(1) when a person uses a Batt for the 3rd and 4th layer of their project, is it recommended that the batt be torn apart like when you would be laying down the roving???
(2) or would it be OK to just lay Down your batt whole and just tear off the excess along the edges if it is to wide??? If the batt would wet felt OK could you lay down your 4th layer in the same direction or opposite direction or would it matter??? Thanks for your help.
It really depends on the thickness of the batt. I usually have pretty thick batts and I will peel off layers so they are fairly even and then lay them in opposite directions. You still need to pay attention to thin areas and add wool if necessary. Batts will felt fine just by themselves but many times you'll find that areas are not even in the batt and as long as you watch for this, you should be fine.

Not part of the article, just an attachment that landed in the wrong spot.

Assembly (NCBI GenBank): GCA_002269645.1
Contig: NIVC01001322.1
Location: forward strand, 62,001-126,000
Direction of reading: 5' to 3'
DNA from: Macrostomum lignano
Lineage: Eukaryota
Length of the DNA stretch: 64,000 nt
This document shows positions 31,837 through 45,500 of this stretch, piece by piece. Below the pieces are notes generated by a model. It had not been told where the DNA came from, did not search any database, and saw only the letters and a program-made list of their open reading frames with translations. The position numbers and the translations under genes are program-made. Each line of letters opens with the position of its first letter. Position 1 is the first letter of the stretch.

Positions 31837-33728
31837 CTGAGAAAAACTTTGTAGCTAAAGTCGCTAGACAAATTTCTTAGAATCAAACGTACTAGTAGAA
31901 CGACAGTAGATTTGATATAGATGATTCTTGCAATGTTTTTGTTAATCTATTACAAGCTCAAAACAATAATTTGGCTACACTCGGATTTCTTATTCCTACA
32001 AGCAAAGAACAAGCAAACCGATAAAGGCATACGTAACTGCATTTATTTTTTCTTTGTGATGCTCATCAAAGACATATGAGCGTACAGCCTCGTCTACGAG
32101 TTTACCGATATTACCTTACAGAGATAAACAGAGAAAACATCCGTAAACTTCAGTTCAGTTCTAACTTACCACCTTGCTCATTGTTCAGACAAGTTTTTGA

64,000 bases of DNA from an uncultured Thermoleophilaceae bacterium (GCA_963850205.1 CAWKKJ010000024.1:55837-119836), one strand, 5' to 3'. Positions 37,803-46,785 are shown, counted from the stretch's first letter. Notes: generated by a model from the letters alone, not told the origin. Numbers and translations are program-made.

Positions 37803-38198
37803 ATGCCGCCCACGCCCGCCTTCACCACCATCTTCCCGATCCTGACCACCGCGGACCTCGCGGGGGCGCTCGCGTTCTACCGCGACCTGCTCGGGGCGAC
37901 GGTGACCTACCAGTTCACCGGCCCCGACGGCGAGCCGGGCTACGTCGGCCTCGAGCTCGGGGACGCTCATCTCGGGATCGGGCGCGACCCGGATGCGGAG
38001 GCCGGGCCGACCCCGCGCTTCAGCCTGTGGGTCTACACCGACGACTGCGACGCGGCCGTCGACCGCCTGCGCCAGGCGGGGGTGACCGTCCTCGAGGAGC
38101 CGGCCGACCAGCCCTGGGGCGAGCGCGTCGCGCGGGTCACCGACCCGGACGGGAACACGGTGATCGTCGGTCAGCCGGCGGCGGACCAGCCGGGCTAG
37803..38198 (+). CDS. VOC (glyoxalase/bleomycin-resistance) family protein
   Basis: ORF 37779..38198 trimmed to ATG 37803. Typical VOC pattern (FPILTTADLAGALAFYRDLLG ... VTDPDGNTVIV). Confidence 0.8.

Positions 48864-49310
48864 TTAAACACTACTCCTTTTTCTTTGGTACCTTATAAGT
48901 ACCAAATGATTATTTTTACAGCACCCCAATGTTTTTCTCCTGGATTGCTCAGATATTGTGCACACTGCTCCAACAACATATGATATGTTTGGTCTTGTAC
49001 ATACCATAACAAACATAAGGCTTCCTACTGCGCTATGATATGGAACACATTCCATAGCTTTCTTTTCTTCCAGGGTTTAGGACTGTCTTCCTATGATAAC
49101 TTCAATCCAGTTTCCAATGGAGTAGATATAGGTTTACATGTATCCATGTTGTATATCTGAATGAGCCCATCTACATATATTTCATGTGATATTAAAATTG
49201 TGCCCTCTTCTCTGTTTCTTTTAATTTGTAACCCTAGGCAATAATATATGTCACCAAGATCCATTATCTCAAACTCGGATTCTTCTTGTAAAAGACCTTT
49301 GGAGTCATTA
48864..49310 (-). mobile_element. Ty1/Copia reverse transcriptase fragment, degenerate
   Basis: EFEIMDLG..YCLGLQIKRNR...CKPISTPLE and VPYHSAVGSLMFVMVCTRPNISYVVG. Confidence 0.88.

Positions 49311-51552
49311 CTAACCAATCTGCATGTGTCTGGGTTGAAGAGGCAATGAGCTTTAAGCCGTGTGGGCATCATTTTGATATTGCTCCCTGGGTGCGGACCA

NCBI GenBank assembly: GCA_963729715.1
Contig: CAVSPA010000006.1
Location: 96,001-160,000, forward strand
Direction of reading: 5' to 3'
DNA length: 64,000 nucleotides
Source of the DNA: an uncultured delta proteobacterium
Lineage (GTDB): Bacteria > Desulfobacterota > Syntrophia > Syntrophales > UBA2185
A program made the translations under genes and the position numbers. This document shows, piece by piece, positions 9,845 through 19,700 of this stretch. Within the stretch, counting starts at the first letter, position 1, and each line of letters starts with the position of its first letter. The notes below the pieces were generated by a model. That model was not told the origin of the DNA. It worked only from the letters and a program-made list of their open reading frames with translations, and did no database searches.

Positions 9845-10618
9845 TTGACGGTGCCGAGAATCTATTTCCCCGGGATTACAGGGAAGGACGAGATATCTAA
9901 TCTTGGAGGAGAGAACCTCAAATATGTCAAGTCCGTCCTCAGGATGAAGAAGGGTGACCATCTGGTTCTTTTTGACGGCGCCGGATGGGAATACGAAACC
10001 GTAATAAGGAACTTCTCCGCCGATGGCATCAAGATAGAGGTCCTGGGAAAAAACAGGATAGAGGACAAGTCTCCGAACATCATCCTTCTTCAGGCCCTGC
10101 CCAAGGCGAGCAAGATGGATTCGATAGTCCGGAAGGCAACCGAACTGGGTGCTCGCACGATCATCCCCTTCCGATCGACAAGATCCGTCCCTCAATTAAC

You batt looks like an art bat. so I don't think you would want to tear it apart. As Ruth said watch for even thickness and go ahead. be carefull when using more than one batt to cover a surface make sure the are really well butted up or you may end up with a gap. If you can tear a little from the underside of one and the top of the other and overlap them it is best.
I've always pulled wool from the batt and used it in a similar way to tops or roving etc.
I wouldn't waste fancy batts like that using them on 'under' layers. It looks very well combed with the fibres all aligned, so I would probably try to split it (peel off the top layer, like Ruth says) and just use it as the top layer. Use plain wool underneath.
Hello Everyone, it is Fancy Art Batt I had special made for my felted purse class. Thanks Ruth, Ann and Zed for your expert opinion. Greatly appreciated. So I understand that you would use 3 layers of roving then the last layer use the fancy batt and fill in where there were thin areas. It was way wider than the purse width so I had to take the extra off. More about my wet felted purse class "Soon"....
I often unroll a natural plain batt carefully and use it as the bottom layer for most of my projects, certainly saves time, as it is much quicker then laying out roving. Ruth is right though, in that you have to watch for thin areas and uneven spots. That batt is gorgeous! lease be sure to post pictures when the purse is done.